Risk Management - Root Cause Analysis

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When a risk first surfaces, those who have identified it will likely be describing the symptoms and surface issues, because this is what they see first and what is understandable. However, the cause of most risks usually run deeper, and one should not rush to the conclusion that they have identified the true nature of a risk until they probe deeper with a root cause analysis.    The risk should not be defined at this point as its description might suggest remedies and mitigations that are misdirected and inefficient.  Instead, a root cause analysis must be performed to find the underlying conditions for the concerns of the person or team who first identified the risk.    By spending extra timer understanding the causes of a risk, it makes the job of mitigating the risk so much easier.  The solution to a well defined and described risk is direct and efficient...simply find a way to remove the root causes.

A root cause analysis simply takes all the symptoms and asks the question of each, “What is causing the cause of these conditions?”  The answers to this question is recorded.  The question is asked again, “What is causing the causes just identified?”  This process of asking and answering the same question repeatedly will ultimately lead to one of the two answers: 1) insufficient resources (funding or time) that prevent any other course of action or 2) management deficiencies, errors, and/or limitations.  Since both of these answers represent constraints to the project, the root cause becomes the answers just prior to the arrival of these constraints.  With the identification of the root causes, resolving the risk is simply the removal of the root causes.  

 4.5.1 Root Cause Analysis

Often, a risk is identified by someone who only observes the symptoms.  The purposes of a root cause analysis to investigate the risk to determine the causes to a deep a level to reveal the underlying source.  At this point, the risk is most effectively and efficiently resolved simply by finding ways to remove the root causes.  Thus, as new risks are proposed by the team members doing the work, these risks are investigated with a root cause analysis before reporting them to the risk management board.    An example is shown below a risk titled "Optics mirror alignment & calibration accuracy".

Samples of Root Cause Analysis for Investigating the Fundamental Causes of a Risk to Support the Mitigation Planning

New ID#

Risk Title

Causes of the Threat (Event associated with concern)

Causes of Cause

Root Causes


Mirror/Optics alignment & calibration accuracy

- Not getting final design from the vendor in time

-Material unavailable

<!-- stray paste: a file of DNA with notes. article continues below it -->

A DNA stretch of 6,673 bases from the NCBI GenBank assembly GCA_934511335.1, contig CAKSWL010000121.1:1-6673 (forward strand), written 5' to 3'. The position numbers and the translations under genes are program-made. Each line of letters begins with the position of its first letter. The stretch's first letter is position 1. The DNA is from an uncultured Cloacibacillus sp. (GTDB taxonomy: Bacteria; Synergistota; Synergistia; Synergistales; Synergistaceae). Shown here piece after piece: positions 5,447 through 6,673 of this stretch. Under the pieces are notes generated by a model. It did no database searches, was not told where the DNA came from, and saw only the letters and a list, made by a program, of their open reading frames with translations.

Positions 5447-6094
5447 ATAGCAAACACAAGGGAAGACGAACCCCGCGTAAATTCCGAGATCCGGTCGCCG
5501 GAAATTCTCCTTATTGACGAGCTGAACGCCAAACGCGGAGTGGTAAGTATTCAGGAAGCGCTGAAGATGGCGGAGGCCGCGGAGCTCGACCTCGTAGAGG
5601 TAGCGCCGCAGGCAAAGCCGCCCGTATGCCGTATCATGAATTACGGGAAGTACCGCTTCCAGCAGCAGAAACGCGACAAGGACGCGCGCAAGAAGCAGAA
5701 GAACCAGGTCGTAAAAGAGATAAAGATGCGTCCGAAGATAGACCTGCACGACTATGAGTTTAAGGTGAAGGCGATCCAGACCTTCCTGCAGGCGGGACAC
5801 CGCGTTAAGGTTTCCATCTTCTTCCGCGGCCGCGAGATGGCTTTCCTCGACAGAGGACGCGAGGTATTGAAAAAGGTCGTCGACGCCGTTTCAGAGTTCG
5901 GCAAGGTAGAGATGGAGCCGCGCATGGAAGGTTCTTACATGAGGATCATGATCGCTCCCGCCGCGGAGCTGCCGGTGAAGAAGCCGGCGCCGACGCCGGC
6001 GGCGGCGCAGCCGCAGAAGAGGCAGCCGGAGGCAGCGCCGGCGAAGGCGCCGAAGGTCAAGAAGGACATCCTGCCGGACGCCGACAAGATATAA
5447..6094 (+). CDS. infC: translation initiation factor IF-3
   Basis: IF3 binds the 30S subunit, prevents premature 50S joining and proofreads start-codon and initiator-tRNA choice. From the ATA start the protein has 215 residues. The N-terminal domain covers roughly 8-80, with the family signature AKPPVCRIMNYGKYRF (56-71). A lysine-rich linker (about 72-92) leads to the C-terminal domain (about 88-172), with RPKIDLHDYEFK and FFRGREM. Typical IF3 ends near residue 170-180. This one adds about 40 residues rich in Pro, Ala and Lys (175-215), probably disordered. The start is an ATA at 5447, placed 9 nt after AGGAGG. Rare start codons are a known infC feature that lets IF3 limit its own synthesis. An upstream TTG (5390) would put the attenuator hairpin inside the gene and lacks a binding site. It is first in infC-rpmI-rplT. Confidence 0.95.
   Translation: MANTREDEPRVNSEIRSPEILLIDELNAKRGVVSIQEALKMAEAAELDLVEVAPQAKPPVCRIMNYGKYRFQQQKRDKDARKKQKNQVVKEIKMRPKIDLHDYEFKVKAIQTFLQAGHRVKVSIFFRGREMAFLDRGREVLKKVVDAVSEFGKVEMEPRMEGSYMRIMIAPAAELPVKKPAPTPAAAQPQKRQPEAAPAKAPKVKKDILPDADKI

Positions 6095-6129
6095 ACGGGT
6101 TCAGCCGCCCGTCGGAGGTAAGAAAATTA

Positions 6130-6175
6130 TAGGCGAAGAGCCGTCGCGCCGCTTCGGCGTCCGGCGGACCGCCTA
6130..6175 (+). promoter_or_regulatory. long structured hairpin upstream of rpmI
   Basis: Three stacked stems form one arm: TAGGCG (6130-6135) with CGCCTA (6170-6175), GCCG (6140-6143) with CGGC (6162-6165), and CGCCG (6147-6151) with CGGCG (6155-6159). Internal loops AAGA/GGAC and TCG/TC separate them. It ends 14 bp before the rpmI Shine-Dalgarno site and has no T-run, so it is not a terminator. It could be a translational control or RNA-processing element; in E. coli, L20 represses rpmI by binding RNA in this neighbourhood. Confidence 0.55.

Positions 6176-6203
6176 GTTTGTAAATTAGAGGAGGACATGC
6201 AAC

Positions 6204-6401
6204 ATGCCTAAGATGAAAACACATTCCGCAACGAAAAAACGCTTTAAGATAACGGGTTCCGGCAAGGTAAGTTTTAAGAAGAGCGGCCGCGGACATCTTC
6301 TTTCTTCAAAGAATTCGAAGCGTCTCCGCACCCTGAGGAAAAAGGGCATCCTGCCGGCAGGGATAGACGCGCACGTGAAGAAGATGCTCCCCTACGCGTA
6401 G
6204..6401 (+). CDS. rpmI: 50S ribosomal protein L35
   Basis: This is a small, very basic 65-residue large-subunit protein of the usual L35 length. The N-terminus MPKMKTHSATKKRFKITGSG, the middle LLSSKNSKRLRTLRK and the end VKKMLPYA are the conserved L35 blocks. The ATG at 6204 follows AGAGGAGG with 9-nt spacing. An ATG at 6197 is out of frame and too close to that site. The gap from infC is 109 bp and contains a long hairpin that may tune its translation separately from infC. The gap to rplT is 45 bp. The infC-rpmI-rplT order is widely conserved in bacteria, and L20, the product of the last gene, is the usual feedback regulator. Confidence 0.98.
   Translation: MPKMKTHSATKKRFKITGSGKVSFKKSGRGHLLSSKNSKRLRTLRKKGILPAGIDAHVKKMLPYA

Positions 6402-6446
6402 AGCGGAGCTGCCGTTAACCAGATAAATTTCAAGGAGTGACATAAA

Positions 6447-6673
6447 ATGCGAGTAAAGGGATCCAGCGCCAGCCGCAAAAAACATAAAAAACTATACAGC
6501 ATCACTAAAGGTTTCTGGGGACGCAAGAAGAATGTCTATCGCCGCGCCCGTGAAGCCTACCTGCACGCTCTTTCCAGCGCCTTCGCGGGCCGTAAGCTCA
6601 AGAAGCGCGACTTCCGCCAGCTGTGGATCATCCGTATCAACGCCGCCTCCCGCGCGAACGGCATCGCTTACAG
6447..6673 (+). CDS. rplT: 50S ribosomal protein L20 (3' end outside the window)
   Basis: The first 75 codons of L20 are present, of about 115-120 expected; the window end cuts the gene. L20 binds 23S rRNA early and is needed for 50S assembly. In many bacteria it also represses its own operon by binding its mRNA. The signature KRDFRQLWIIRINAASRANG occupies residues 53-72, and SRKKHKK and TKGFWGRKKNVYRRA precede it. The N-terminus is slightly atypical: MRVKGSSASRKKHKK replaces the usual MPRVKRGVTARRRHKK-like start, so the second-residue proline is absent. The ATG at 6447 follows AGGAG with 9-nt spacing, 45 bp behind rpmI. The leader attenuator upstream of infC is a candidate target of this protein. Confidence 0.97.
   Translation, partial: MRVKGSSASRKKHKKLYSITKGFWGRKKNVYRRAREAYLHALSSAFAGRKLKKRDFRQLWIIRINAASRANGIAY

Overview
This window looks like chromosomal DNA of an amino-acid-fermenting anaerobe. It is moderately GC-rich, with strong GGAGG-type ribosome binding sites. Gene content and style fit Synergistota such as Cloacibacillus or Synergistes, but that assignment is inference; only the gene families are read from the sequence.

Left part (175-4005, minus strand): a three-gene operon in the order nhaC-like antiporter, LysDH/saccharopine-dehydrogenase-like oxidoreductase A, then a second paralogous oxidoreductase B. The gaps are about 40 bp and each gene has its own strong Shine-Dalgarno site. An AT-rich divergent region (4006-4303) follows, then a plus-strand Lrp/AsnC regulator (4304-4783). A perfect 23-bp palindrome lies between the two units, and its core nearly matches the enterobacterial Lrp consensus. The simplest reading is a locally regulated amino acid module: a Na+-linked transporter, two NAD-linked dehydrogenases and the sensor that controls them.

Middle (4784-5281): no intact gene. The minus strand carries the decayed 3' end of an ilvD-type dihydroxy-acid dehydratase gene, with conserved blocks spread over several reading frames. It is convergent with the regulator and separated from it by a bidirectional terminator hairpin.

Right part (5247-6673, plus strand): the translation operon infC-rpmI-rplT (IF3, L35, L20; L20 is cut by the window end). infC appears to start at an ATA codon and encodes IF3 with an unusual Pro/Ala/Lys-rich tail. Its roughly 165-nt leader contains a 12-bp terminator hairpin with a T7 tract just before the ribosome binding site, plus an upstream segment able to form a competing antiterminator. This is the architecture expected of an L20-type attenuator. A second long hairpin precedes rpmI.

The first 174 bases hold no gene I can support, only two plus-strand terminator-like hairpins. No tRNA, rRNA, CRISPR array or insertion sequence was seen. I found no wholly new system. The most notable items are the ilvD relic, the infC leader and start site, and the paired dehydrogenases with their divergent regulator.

- Light-weighting of material
- Design too complex
- Damage to optics by vendor (1 set of spares)
- High tolerance requirements take longer to produce
- Insufficient performance margins built into design

- Attempt to optimize the design since there is only time for one design cycle
- Material availability not taken to account during design
- Impact of light-weighting on complexity not taken into account during design
- Design for manufacturing not taken into account during design
- Lack of spares or inability to recover from mistakes or poor quality processes
- Design for manufacturing not taken into account during design
- Setting design standards (requirements) too high relative to vendor capability

-Too much emphasis on optimizing the design and insufficient consideration of designing for procurement
- Selection of vendor not capable of meeting the schedule and manufacturing quality of design
- Optics not designed for manufacturability/ insufficient participation by vendor to influence the design

The contractor is the risk owner and were concerned that the vendor they hired couldn't do the job of making an optics devise that would meet their requirements for alignment and calibration accuracy.   After some investigation (root cause analysis), the risk was found to be due to the following root causes: 1) insufficient consideration given during the design of the optics devise for the vendor's ability to manufacture it, 2) the vendor they selected may not be capable of the meeting the high quality standards of the design requirements, and 3) insufficient participation by the vendor during the design to ensure that the optics design is manufacturability give the vendors capabilities.  Given these potential root causes to the contractor's concern regarding the the optics alignment/calibration accuracy, the local areas for seeking remedied is to reverse these root causes.  First, the contractor needs to begin taking into consideration the vendor's manufacturing capability before finalizing the design as there is no point in designing something that cannot be manufactured by your vendor.    Second, the contractor could consider another vendor and possibly paying more for a vendor with more capability given the fact that the design they have selected will be tough to manufacture.  Third, the contractor could begin a more collaborative effort with the vendor to ensure that they can successfully manufacture the final design (so long as the optical devise meets the higher-order purpose). 

Thus, the purpose of performing a root cause analysis as part of the risk identification step is to describe the risk closer to its source.   This helps make it easier to mitigate a risk, because the remedies are suggested by the root causes.